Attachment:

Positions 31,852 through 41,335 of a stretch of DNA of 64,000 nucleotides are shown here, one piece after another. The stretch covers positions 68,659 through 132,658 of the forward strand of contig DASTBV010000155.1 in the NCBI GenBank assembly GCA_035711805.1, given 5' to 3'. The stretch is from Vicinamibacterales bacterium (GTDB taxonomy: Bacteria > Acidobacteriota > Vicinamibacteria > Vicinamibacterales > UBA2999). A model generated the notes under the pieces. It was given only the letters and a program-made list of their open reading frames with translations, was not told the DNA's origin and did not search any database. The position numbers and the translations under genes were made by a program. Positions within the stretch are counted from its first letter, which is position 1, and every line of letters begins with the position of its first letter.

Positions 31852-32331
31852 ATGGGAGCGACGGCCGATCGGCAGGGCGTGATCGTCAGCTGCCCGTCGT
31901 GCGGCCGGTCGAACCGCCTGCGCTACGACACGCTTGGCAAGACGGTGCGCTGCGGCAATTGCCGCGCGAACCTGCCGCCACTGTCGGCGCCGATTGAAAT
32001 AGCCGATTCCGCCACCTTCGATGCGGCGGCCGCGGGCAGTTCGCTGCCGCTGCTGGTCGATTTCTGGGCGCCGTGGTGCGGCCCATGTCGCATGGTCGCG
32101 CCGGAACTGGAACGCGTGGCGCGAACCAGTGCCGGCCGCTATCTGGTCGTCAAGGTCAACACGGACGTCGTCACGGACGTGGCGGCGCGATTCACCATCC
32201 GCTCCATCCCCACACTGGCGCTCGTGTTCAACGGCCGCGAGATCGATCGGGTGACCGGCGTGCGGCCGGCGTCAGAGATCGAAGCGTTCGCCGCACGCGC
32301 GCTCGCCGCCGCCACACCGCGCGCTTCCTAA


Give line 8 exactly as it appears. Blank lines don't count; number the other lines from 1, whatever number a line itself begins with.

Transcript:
32301 GCTCGCCGCCGCCACACCGCGCGCTTCCTAA